Ice Plant Remains

Thu, 06/25/2020 - 5:00pm

We used to start school the Monday after Labor Day. It was long one of those impossible memories, but underscored by another, of the first year we started on the Friday after the holiday, a half day.

That and more memories came rushing back when I heard the announcement that all schools in Rhode Island would start on August 31, especially one year losing our only built-in “snow” day, when we stayed home to weather a hurricane that never quite hit us. It was Donna, in 1960, and it brushed past on September 12, the second Monday of the month.

We were still living in a sort of hurricane trauma in 1960, grown from the unexpected behemoth of 1938, a bump in 1944 and the three bruising sisters of the early fifties, most notable Carol with gusts on Block Island recorded to 135 mph, breaking past records.

1938 is always the gold standard against which all other storms are measured. It came with virtually no warning, tore across Long Island and pushed a ship onto the railroad tracks in New London. Here, it was devastating, especially to the fishing fleet, as well as old barns and orchards, less tended as fortunes waned. Still, the question remains, was less lost in 1954 only because so much had already blown away sixteen years earlier?

1938 did ravage not only the fleet, it tore through the ice plant at the Old Harbor, a staple of serious fish sales and export businesses. The ocean broke the cement block walls, shifted the interior mechanics, and poured out the other side, still not quite making it to the freight office in space now occupied by Finn’s, only “to the deck” the owner wrote the next day.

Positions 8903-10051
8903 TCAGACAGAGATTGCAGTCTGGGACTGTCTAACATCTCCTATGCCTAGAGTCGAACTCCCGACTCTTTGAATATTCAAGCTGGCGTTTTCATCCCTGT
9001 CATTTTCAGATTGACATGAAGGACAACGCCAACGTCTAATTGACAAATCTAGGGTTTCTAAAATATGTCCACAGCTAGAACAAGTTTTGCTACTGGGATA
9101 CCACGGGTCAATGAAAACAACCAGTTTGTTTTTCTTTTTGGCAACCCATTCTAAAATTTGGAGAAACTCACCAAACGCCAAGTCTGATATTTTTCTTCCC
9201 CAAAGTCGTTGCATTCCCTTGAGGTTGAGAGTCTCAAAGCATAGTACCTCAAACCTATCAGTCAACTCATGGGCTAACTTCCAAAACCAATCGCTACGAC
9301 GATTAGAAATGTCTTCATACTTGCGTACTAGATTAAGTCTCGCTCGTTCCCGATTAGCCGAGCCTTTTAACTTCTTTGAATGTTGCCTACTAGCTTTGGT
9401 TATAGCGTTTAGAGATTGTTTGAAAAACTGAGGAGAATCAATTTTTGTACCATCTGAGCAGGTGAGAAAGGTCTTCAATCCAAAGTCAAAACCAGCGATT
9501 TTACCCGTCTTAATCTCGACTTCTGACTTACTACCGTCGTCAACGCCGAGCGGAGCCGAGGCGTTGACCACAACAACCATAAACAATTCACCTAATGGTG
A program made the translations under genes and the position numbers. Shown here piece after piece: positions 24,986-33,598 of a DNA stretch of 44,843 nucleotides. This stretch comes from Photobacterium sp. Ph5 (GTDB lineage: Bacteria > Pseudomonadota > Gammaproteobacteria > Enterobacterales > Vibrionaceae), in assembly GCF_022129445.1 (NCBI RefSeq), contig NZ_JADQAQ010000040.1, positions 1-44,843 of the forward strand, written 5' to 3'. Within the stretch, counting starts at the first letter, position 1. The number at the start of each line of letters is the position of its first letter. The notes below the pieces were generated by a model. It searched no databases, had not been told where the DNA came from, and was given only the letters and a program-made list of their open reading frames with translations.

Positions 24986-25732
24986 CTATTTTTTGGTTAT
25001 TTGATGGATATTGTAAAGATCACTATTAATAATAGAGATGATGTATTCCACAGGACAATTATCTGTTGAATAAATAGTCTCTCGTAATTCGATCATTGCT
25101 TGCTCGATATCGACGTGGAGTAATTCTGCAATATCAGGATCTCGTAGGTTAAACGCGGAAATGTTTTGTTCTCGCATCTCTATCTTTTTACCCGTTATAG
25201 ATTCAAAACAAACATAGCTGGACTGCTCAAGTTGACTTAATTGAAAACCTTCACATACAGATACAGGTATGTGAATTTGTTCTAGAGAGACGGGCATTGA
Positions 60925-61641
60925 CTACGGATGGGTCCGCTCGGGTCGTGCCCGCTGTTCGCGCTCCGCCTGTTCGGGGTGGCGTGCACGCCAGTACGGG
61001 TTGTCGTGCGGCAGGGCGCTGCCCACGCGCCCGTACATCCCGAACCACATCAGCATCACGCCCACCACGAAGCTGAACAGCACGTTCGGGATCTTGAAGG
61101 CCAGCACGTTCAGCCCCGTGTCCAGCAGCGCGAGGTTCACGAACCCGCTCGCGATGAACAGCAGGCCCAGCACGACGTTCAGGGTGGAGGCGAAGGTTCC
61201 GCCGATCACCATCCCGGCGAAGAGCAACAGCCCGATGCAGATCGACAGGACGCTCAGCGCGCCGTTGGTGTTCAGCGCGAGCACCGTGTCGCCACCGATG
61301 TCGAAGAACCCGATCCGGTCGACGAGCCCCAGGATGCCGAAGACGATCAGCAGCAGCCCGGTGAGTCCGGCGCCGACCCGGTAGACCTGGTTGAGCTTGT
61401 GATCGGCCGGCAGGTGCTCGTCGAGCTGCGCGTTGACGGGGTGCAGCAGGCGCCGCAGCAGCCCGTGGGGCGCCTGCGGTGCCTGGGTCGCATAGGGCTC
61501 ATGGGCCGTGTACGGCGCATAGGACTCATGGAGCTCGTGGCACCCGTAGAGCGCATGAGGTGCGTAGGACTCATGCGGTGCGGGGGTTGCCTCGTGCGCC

The squat block building was a plant where ice was manufactured, not a shed by a pond when “pure lake ice” was cut in deep winer and stored in layers of sawdust and hay, for use in summer. I do not know if it was still operable just before the hurricane, but there was a fleet and there were fish markets on both sides of the harbor.

Since April I have been looking more carefully at a pile of old photographs, seeing things I had never before noticed, especially in after the 1938 storm captures: that the seaward side of Ballard’s main building extended much further to the east than it did in later years; a rather uninspiring photo of the National in fact showed a tear in the roof where the cupola had sat (today’s is a replica, lifted and set in place in 1984); and that the photos of the ice plants are not just from slightly different angles, they are from different times.

I remember only a black stack rising from the sandy grasses where the parking lot is today, a remnant. It seemed quite tall but I was little, which I attribute to my confusion; the earlier photo, undated but carefully noted “Ice Plant at Old Harbor” shows only a battered cement block building, its interior exposed, with nothing rising from where the roof would have been.

It is in the second, with only a corner of the building remaining, that what I recall is visible, that black stack that was explained only as the Old Ice Plant, as though that was all there was to it.

What surprised me more than anything, and only after a careful comparison, was that the photos are so obviously from different times, and that in the later, the sand around the wreckage is more storm tossed and covered with water. So much more of the building and its mechanical interior is gone it seems it has to have been the aftermath of Hurricane Carol in 1954 but the front street simply did not change during that time frame, providing no references.

These old photos have never been put in albums, probably for the best I am now realizing, nor have they ever been organized in any real fashion. Most of my mother’s are properly notated; the series of 1938 came from elsewhere but are all written up in the same hand; others offer nothing. Over time I have retained some knowledge of them from so often seeing the images while I am flipping though the stack, looking for another I think I saw once.

Only today, looking yet again at the second shot did I realize it shows a pipe, propped up on a cinder block, dark liquid spewing from its end, likely some rudimentary gerry-rigged system pumping the debris of the storm that had landed in the Old Harbor, mainly sand and Ballard’s dining hall, again, no clue to the date, it happened more than once.

Perhaps, it was an attempt at building up the sandy expanse in preparation for the next, inevitable storm.